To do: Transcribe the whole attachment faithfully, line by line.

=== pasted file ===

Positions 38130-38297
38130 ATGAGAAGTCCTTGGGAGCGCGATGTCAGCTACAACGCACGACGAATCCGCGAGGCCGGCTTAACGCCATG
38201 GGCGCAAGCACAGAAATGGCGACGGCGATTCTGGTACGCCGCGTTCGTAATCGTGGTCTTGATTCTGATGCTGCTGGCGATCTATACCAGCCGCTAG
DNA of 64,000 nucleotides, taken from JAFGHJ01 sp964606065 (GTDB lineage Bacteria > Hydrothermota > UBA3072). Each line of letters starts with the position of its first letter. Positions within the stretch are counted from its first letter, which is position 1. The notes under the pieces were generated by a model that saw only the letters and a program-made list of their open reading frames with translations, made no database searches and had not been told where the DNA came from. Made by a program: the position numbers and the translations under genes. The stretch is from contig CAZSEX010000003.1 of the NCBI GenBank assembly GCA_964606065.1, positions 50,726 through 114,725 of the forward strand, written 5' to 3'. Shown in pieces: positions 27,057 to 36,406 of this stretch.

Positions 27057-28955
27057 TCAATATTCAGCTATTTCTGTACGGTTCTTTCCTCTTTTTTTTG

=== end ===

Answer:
Positions 38130-38297
38130 ATGAGAAGTCCTTGGGAGCGCGATGTCAGCTACAACGCACGACGAATCCGCGAGGCCGGCTTAACGCCATG
38201 GGCGCAAGCACAGAAATGGCGACGGCGATTCTGGTACGCCGCGTTCGTAATCGTGGTCTTGATTCTGATGCTGCTGGCGATCTATACCAGCCGCTAG
DNA of 64,000 nucleotides, taken from JAFGHJ01 sp964606065 (GTDB lineage Bacteria > Hydrothermota > UBA3072). Each line of letters starts with the position of its first letter. Positions within the stretch are counted from its first letter, which is position 1. The notes under the pieces were generated by a model that saw only the letters and a program-made list of their open reading frames with translations, made no database searches and had not been told where the DNA came from. Made by a program: the position numbers and the translations under genes. The stretch is from contig CAZSEX010000003.1 of the NCBI GenBank assembly GCA_964606065.1, positions 50,726 through 114,725 of the forward strand, written 5' to 3'. Shown in pieces: positions 27,057 to 36,406 of this stretch.

Positions 27057-28955
27057 TCAATATTCAGCTATTTCTGTACGGTTCTTTCCTCTTTTTTTTG